New research by a team of European physicists could explain why the universe did not collapse immediately after the Big Bang.
Studies of the Higgs particle -- discovered at CERN in 2012 and responsible for giving mass to all particles -- have suggested that the production of Higgs particles during the accelerating expansion of the very early universe (inflation) should have led to instability and collapse.
Scientists have been trying to find out why this didn't happen, leading to theories that there must be some new physics that will help explain the origins of the universe that has not yet been discovered. Physicists from Imperial College London, and the Universities of Copenhagen and Helsinki, however, believe there is a simpler explanation.
In a new study in Physical Review Letters, the team describe how the spacetime curvature -- in effect, gravity -- provided the stability needed for the universe to survive expansion in that early period. The team investigated the interaction between the Higgs particles and gravity, taking into account how it would vary with energy.
They show that even a small interaction would have been enough to stabilise the universe against decay.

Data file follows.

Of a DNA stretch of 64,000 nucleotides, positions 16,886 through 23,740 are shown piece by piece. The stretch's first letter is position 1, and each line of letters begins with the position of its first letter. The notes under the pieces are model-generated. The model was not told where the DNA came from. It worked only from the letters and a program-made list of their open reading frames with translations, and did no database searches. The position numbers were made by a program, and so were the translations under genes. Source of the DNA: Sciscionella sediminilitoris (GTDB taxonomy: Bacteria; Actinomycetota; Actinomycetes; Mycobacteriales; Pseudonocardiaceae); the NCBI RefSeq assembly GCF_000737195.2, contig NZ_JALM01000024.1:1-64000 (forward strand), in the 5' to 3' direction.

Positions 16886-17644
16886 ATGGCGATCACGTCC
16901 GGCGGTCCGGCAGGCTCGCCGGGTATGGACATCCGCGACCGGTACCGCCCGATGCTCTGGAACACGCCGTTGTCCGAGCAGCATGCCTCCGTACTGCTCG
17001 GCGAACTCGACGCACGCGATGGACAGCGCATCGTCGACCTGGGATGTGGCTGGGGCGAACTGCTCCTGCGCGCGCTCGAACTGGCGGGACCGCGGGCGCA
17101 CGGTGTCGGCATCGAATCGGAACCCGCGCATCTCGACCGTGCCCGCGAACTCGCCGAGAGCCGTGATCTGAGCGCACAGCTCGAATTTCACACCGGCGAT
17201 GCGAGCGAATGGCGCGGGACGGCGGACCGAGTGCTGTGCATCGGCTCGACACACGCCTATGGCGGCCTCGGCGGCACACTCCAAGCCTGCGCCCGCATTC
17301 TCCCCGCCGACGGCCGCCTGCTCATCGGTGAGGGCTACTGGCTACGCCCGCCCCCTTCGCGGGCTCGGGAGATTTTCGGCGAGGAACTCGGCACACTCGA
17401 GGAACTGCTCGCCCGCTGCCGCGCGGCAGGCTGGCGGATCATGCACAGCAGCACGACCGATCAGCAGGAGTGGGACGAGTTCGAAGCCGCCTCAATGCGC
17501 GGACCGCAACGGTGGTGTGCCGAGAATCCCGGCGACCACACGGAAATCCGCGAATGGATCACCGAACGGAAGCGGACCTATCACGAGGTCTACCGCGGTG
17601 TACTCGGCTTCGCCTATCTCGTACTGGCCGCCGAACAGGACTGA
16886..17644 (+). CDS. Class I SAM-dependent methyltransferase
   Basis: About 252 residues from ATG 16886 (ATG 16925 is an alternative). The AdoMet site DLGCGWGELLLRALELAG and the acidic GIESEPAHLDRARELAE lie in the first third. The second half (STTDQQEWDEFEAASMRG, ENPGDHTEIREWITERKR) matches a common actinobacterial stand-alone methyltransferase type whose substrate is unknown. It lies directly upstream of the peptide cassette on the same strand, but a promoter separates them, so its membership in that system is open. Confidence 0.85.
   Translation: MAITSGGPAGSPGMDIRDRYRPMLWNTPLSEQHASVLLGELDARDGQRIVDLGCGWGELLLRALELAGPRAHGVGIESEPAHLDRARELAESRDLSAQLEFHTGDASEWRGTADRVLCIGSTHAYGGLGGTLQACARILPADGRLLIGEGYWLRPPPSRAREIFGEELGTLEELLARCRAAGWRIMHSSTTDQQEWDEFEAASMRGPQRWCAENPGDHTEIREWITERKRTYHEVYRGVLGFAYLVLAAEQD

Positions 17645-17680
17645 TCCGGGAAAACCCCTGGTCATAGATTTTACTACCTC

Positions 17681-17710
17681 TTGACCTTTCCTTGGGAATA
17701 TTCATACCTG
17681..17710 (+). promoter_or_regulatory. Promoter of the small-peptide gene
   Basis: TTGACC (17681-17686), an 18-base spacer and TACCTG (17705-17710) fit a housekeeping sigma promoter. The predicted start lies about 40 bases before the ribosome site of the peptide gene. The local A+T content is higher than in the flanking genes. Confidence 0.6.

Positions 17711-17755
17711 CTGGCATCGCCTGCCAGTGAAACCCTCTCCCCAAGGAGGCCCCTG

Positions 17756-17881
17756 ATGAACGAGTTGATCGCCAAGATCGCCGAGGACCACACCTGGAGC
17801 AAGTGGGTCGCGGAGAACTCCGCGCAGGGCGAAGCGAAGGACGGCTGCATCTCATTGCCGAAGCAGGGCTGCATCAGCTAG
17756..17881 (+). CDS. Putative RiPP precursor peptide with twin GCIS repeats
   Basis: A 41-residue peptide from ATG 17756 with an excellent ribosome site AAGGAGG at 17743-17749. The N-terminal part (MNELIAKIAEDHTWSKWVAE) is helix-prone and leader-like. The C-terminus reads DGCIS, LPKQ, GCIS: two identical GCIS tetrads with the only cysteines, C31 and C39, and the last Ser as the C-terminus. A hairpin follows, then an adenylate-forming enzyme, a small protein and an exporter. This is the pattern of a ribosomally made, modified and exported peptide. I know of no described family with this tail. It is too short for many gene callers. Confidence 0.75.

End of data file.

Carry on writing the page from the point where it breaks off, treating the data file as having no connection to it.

"The Standard Model of particle physics, which scientists use to explain elementary particles and their interactions, has so far not provided an answer to why the universe did not collapse following the Big Bang," explains Professor Arttu Rajantie, from the Department of Physics at Imperial College London.
"Our research investigates the last unknown parameter in the Standard Model -- the interaction between the Higgs particle and gravity. This parameter cannot be measured in particle accelerator experiments, but it has a big effect on the Higgs instability during inflation. Even a relatively small value is enough to explain the survival of the universe without any new physics!"
The team plan to continue their research using cosmological observations to look at this interaction in more detail and explain what effect it would have had on the development of the early universe. In particular, they will use data from current and future European Space Agency missions measuring cosmic microwave background radiation and gravitational waves.
"Our aim is to measure the interaction between gravity and the Higgs field using cosmological data," says Professor Rajantie. "If we are able to do that, we will have supplied the last unknown number in the Standard Model of particle physics and be closer to answering fundamental questions about how we are all here."
The research is funded by the Science and Technology Facilities Council, along with the Villum Foundation, in Denmark, and the Academy of Finland.
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